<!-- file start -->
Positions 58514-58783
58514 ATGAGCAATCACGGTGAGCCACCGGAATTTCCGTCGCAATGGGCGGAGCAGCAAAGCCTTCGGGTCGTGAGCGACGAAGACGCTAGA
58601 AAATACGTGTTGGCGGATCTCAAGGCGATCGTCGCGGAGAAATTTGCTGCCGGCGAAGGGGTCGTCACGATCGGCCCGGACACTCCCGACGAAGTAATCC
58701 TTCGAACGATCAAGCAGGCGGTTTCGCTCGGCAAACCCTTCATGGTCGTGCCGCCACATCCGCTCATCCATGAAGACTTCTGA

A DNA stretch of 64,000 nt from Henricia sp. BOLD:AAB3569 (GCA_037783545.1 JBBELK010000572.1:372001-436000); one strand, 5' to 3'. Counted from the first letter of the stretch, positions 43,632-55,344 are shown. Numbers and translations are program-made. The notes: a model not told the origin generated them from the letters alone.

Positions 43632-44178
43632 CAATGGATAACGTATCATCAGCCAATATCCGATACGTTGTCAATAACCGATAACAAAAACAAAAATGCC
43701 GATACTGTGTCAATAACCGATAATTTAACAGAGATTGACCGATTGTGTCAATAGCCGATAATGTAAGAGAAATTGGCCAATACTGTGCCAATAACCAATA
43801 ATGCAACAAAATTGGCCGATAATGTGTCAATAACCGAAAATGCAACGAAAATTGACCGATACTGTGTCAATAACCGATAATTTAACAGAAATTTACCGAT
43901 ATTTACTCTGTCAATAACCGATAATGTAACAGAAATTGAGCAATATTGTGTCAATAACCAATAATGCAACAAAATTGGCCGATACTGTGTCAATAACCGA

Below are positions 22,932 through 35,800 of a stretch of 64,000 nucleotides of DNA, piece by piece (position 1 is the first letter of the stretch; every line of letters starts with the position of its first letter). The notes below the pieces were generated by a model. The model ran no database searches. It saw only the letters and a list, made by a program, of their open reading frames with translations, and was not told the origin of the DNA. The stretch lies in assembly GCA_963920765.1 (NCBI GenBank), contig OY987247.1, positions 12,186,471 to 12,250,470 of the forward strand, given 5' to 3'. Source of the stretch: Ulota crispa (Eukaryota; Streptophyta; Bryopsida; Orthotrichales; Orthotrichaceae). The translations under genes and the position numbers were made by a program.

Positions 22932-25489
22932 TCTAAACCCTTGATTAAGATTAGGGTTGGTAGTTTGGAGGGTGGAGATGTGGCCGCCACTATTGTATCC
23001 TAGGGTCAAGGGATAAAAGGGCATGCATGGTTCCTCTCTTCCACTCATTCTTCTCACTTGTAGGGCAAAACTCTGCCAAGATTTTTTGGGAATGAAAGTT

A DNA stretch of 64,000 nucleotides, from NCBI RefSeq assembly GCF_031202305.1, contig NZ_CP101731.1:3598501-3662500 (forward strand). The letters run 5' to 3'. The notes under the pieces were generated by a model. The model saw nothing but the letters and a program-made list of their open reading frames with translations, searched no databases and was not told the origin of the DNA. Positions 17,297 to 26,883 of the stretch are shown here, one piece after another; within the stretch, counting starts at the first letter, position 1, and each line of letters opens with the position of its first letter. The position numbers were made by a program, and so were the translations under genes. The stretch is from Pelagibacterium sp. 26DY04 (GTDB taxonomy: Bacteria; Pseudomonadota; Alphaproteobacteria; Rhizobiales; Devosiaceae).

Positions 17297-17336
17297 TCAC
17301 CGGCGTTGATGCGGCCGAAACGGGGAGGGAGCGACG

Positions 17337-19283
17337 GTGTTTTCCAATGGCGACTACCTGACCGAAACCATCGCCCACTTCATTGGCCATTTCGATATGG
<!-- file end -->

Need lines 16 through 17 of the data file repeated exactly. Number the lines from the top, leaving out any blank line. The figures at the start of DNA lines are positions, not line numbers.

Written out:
Positions 17297-17336
17297 TCAC